Living near a college has its benefits.
Frank Celeste, an agent with Gibson Sotheby’s International Realty, says there are many reasons buyers might want to live near an institution of higher education. “Most colleges have an array of public transportation options on, or within a few minutes of, their campus locations,” he says. “Their neighborhoods offer a very diversified assortment of entertainment and dining establishments, so it’s a very social, engaging environment as well.”
Buyers run the gamut.
Celeste says, “The marketplace runs from a new freshman student with parents buying a condo for their child to lock in overhead costs during their stay here, to highly noted and seasoned post-doctoral instructors coming to teach at some of the noteworthy graduate schools Boston has to offer.”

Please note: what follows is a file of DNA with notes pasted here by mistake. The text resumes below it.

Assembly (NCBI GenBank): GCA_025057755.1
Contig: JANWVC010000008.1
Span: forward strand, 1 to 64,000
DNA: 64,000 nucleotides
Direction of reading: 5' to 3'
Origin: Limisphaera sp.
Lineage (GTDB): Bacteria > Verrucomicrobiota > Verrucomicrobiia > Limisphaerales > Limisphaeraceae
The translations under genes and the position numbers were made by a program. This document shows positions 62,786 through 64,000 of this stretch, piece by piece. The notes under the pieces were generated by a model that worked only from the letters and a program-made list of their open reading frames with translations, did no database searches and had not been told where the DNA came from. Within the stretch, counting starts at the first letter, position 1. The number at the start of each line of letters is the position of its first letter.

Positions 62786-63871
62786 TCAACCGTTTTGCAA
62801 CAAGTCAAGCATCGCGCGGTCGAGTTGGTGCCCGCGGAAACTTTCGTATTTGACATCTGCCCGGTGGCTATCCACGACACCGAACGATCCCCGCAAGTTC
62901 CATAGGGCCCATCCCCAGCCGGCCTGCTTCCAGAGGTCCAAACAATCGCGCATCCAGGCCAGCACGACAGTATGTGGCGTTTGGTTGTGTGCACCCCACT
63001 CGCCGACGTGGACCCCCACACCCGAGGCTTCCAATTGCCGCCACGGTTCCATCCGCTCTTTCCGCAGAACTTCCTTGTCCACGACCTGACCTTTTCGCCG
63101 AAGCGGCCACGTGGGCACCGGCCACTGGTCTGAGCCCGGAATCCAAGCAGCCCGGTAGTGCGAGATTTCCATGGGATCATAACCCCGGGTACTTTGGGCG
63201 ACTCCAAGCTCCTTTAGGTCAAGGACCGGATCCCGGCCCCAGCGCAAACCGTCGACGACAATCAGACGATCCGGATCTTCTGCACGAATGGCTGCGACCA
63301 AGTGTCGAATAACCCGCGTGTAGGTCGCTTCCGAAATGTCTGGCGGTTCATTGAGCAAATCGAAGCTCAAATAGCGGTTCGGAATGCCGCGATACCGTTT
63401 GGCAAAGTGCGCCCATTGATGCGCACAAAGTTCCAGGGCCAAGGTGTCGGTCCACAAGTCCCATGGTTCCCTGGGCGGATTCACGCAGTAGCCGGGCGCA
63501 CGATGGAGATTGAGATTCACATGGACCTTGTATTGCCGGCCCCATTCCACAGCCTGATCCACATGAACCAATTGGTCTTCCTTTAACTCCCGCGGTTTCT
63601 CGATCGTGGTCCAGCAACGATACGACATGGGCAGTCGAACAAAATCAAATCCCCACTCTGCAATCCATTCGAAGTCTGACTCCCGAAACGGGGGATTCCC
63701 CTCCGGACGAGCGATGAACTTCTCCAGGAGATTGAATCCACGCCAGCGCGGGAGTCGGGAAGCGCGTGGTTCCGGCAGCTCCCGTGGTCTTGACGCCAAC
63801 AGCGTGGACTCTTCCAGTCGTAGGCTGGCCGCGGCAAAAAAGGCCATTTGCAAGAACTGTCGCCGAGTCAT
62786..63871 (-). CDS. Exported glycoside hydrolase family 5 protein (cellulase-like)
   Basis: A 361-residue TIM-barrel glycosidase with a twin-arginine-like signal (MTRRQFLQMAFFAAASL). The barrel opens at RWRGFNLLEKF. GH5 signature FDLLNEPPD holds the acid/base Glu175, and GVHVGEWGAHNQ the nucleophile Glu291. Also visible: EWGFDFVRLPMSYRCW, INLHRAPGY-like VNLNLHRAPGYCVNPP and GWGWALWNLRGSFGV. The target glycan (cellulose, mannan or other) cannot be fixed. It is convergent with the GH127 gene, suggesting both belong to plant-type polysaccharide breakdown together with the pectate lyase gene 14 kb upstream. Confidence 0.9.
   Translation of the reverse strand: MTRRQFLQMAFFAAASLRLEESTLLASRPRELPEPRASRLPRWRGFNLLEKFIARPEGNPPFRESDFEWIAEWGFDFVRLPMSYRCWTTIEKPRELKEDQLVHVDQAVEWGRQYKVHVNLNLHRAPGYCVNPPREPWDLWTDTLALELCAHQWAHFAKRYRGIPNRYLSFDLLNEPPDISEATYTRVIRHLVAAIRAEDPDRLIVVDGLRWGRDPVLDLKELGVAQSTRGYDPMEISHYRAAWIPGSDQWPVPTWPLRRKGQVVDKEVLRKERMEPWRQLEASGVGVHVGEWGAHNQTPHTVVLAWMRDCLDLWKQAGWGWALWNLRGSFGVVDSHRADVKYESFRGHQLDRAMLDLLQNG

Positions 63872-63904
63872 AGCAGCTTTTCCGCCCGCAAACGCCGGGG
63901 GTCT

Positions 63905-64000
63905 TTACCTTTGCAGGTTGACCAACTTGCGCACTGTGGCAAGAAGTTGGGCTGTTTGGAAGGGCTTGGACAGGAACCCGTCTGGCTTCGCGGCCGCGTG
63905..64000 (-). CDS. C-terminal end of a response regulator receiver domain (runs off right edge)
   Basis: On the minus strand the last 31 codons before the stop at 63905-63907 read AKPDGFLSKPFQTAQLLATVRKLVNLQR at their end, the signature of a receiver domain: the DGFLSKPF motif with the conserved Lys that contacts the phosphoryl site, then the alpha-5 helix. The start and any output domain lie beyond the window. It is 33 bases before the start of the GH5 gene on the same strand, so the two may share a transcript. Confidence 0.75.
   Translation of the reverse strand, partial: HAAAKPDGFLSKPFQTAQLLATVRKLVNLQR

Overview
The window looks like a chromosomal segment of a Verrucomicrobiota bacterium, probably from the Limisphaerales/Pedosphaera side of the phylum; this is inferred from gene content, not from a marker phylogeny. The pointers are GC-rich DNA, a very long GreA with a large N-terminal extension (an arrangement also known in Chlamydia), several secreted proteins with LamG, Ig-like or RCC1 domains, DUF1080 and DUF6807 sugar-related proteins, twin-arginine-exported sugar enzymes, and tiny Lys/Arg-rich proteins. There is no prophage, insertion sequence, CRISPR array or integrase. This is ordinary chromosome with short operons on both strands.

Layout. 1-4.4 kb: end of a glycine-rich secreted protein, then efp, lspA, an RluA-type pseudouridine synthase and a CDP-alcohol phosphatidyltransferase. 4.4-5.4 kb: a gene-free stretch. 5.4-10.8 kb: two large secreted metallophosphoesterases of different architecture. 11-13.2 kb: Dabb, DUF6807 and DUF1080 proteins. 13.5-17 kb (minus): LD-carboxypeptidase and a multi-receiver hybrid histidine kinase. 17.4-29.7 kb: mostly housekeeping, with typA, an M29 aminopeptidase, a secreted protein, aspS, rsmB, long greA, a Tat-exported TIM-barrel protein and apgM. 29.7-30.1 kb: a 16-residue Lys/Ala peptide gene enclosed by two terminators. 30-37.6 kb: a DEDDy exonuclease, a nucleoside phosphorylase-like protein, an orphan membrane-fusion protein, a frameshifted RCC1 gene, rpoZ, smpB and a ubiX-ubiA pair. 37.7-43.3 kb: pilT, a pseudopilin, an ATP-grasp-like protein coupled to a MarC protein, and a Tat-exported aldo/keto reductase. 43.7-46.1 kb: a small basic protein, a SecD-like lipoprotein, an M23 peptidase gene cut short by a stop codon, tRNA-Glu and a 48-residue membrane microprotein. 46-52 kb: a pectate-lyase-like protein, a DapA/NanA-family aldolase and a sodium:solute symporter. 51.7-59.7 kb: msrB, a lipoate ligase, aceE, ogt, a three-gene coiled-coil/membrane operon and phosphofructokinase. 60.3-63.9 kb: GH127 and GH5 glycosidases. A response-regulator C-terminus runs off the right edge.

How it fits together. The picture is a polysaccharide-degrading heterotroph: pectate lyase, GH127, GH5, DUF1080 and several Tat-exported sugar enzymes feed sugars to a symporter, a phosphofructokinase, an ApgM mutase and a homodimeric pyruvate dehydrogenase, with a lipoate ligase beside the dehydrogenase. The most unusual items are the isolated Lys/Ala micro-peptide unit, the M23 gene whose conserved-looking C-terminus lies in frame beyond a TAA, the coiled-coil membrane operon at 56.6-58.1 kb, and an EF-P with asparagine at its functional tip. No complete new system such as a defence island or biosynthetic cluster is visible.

You may face some unique challenges if you’re not a student.
Celeste says, “Owner-occupant buyers want to be aware of the owner occupancy in any condominium buildings they are contemplating because banks like a 50 to 60 percent owner-occupancy rate or higher to lend on a conventional conforming basis. Anything less than that can limit financing options.”
The same is true if you’re renting to students.
If you’re buying a property to rent to students, Getman says, know that you may need to redo floors, repaint walls or otherwise refresh the place between tenants. “There is quite a bit of work after each lease is up. Students aren’t that mindful of keeping it clean,” she says.
Celeste notes investors should watch out for the condo rules. “Investor buyers have to be very aware of the newer amendments condo associations have started to implement, such as longer-term minimum rental periods to avoid short-term Airbnb rentals taking place in their buildings,” he says.